ASIA / PAKISTAN - Minority leaders: "Religious intolerance and extremism are growing in Pakistan"

Tuesday, 25 August 2020 religious minorities   religious freedom   persecutions   christianity   islam   hinduism   human rights   civil society   ngo  

Karachi (Agenzia Fides): “The issue of extremism and insecurity is the main problem for religious minorities living in Pakistan. Day after day, the religious minorities of Pakistan face aggression, while the effects of religious extremism and fundamentalism are felt, which generate various forms of persecution, including the forced conversions of women from religious minorities": this is what Sabir Michael, a Catholic, former president of the "Research Advocacy and Social Training Institute" in Karachi, lecturer committed to human rights and the protection of religious minorities told Agenzia Fides. Professor Michael recalls that these issues were at the center of the "National Day of Religious Minorities" which every year in Pakistan is celebrated on 11 August, to commemorate the well-known speech that Mohammad Ali Jinnah, the founder of the Pakistan, gave on 11 August 1947 to the Constituent Assembly, in which he reassured religious minorities their legitimate rights, in the nascent Pakistan.
Sabir Michael, who also heads the Peace Welfare and Development Association (PWDA), a human rights organization cites some recent episodes: the brutal killing of the Christian Nadeem Joseph (see Fides 2/7/2020) and the murder of a man from the Ahmadia community killed in court in Peshawar before the judge: Tahir Ahmed Naseem, 57, was facing trial under the blasphemy law, when a young man entered the courtroom and killed him. Then he recalls the interruption in the construction of the Hindu temple in the capital of Pakistan (see Fides 1/8/2020). Moreover, he notes "there have been attacks on two churches in the province of Punjab: all these episodes are a sign of growing religious extremism and intolerance in Pakistan".
According to Sabir Michael "there is a lot of work to be done to remove the hateful narrative present in the textbooks used in Pakistani schools: they inculcate hatred and contempt in the minds of children, defining Hindus and Christians as infidels". And he notes: "These books also teach that Christians are 'agents of the Western world' and Hindus are 'spies for India', therefore these people cannot be trusted."
Michael observes: "The abduction and forced conversion of Hindu and Christian teenage girls in Sindh and Punjab provinces is also on the rise: this phenomenon is a threat to security and prosperity for religious minorities." Adds the activist: "According to the latest report by the Human Rights Commission of Pakistan (HRCP) published in April 2019, on average every year 1,000 non-Muslim girls are kidnapped, raped and then forced to marry a man of old age. Many of the girls forced into these marriages are under the age of 18."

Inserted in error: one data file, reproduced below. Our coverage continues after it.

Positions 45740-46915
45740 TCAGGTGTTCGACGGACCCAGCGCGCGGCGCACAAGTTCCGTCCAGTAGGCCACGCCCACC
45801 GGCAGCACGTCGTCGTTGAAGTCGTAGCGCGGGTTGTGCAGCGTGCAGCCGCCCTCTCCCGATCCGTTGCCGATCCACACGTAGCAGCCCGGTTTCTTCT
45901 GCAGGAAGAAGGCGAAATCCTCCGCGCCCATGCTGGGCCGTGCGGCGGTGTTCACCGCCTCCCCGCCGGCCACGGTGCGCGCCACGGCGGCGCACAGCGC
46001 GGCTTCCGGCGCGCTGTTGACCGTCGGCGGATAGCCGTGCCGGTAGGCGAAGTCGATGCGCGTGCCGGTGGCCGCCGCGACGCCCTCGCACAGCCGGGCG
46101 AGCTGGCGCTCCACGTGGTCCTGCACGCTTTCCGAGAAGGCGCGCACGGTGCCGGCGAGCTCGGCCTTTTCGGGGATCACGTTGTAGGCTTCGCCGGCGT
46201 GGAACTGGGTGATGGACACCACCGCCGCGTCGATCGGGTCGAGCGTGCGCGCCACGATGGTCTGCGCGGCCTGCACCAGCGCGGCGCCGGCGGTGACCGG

In this context, Michael concludes: “It is urgent that the Government institutions ensure that these attacks on religious minorities must decrease; during the blockade due to Covid-19 such incidents have increased rapidly: It is the government's responsibility to rework on its plans and strategies to protect and guarantee the legitimate rights of religious minorities living in Pakistan”.
As reported in a note sent to Fides by the NGO "Minority Rights Group International" (MRG), “religious discrimination continues in the private and public sectors, and is also manifested in some areas of government, even during Covid-19”. There is evidence "of continuing social discrimination on the basis of religion and belief, which has a strong impact on the daily lives of those affected". "The repeated publication of job advertisements limiting certain low-paid and low-skilled jobs to religious minorities is just one example of this daily life reality," it reads. "MRG is concerned about hate speech, on the basis of religion or belief, as well as the ways in which discrimination impedes equality of opportunity in education, work, and business and ultimately, reintroduces poverty for many".
“Recognizing the fundamental rights enshrined in the Constitution of Pakistan, including religious freedom and equality among its citizens guaranteed by articles 20 and 25 of the Constitution, the NGO asks the government of Pakistan" to take steps towards equality and inclusion for all citizens of Pakistan.”
(AG-PA) (Agenzia Fides 25/8/2020)

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